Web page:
Leading the hunt for red America

McCarthy's Americans

June 18, 1999

Michael Heale is not only one of the most original and talented historians of the United States writing outside the US, but is also an authority on British historical literature about the United States. In his monograph on the subject in 1985, he noted the Whiggish inclinations of post-second world war British writers on US history and their sympathy for American liberalism. Thus, "McCarthyism was an embarrassment to British Americanists anxious to establish that the US was worthy of attention."

Himself a liberal historian, Heale has set himself the task of understanding McCarthyism, and in McCarthy's Americans has succeeded in shedding additional light on a subject that has already attracted a great deal of attention. Eschewing the much-travelled road of national politics, he examines the local roots of American anti-communism. He offers both a nationwide survey of anti-communism in state politics - redhunting committees, loyalty oaths, communist-control laws - and three, more deeply explored case studies.

The reader is not enlightened as to the reasons why Michigan, Massachusetts and Georgia were singled out for special attention - did they typify regional or national tendencies, were they especially powerful or influential, or was the choice dictated by the happenstance of scholarly itinerary?

The argument arising from the local focus nevertheless commands serious attention. Heale argues that McCarthyism was not really McCarthyist. McCarthy, in his view, was a latecomer to anti-communism. So was the federal government with its repressive laws: the Smith Act (1940), McCarran Internal Security Act (1950) and Communist Control Act (1954). The real origins of the phenomenon later dubbed McCarthyism lay in the complexities of state politics.

In one way, this argument is unconvincing. Heale's de-emphasis of the antecedents of federal anti-leftism is rather sweeping: quite apart from provisions such as the Alien and Sedition Acts of 1798 and the anti-anarchist Immigration Act of 1903, there were the anti-radical activities of federal agencies like the Secret Service, Federal Bureau of Investigation (FBI) and Military Intelligence Division.

But, from within the bowels of his local methodology, Heale does offer a fresh approach. Tentatively, he offers up some local heroes for the American liberal pantheon. Governors Earl Warren and Mennen Williams of California and Michigan, respectively, wanted no truck with the crude red-baiting of some of their fellow citizens. They nevertheless went along with some moderate anti-left measures, in an attempt to pre-empt more drastic curtailments of American civil liberties. The "persisting dilemma for moderate or liberal politicians throughout the Cold War era (was that) as they struggled to find 'safe' ways of containing the Communist issue (they) succeeded only in legitimising and enhancing it". Still, Heale suggests, there may have been a "triumph of liberalism" of sorts, even if only with a question mark.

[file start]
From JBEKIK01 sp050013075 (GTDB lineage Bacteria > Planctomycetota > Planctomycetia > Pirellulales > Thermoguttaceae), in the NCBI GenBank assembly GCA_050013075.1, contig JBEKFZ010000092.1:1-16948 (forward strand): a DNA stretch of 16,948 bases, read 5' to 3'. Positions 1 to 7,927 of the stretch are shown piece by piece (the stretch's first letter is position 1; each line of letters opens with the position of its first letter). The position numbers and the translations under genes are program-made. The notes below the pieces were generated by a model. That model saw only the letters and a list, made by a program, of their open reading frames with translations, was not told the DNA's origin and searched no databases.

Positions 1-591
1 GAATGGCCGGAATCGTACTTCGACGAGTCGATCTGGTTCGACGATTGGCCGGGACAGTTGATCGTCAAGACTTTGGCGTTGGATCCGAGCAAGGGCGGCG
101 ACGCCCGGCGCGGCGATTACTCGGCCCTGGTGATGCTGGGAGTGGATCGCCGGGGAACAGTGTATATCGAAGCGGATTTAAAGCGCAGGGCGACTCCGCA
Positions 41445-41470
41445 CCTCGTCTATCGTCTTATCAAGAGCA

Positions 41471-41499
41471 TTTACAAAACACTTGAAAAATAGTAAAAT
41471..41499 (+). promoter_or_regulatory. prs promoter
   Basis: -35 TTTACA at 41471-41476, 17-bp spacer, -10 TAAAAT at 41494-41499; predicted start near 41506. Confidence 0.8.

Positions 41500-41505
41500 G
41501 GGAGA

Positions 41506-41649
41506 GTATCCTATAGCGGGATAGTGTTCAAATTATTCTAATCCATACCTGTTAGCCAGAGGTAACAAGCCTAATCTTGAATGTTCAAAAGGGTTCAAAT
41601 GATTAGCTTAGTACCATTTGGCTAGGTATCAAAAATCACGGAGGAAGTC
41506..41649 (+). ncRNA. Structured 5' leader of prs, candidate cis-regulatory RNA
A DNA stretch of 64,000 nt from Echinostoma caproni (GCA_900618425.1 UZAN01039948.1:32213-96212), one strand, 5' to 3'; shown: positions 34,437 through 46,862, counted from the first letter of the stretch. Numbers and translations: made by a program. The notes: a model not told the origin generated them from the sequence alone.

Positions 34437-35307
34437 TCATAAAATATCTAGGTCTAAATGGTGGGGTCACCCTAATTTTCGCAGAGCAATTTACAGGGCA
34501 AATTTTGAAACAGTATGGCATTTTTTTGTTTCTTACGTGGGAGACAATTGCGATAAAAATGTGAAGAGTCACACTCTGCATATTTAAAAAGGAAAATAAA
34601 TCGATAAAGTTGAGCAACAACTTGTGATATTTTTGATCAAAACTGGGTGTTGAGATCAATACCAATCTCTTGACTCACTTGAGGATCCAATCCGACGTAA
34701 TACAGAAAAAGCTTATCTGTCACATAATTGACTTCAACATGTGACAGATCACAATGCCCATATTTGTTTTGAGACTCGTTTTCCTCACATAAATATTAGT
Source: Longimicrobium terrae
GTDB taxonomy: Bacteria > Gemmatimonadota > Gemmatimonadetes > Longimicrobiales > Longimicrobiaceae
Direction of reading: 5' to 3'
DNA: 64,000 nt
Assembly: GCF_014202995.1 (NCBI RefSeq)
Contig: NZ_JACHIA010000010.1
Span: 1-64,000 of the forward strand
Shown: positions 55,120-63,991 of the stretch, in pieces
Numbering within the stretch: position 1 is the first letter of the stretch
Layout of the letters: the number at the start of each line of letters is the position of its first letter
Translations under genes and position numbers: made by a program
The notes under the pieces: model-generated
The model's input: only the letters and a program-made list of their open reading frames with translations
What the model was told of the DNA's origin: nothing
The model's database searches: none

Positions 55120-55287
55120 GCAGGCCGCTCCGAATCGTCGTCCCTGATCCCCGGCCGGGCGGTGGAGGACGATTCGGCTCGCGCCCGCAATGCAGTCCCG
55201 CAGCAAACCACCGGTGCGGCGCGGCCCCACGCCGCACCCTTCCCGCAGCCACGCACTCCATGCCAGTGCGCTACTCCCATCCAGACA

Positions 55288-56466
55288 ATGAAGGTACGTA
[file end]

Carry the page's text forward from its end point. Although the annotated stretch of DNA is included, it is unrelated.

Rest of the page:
This tale of local origins will awaken renewed interest among those familiar with the notion, notably promulgated by the historian Richard Freeland in 1972, that President Truman tried to pre-empt anti-communism by ventilating an anti-leftism of his own. Ellen Schrecker's recent revelation may also need to be reviewed in the light of Heale's analysis: in her book Many Are the Crimes: McCarthyism in America (1998), she indicates that President Roosevelt secretly relaunched the FBI against the Communist Party in 1936. Did the supreme liberal pragmatist set the pattern for later state-level politics - or was he following local example?

Although Heale does not dwell at any great length on California, his de-emphasising of McCarthy succeeds in explaining some of the continuities in American right-wing politics, continuities that in due course threw up the Californian presidents Richard Nixon and Ronald Reagan. McCarthy's Americans is also a corrective to recent right-wing revisionism, which holds that McCarthyism discredited a more responsible anti-communism that had little to do with political opportunism and was fully justified by circumstances. The instinctively moderate Michael Heale may not like the idea, but, in rebutting such ideas, he comes close to being a new left-wing revisionist, and a brilliant one, at that.

Rhodri Jeffreys-Jones is professor of American history, University of Edinburgh.

McCarthy's Americans: Red Scare Politics in State and Nation, 1935-1965

Author - M. J. Heale
ISBN - 0 333 69833 9
Publisher - Macmillan
Price - £45.00
Pages - 370

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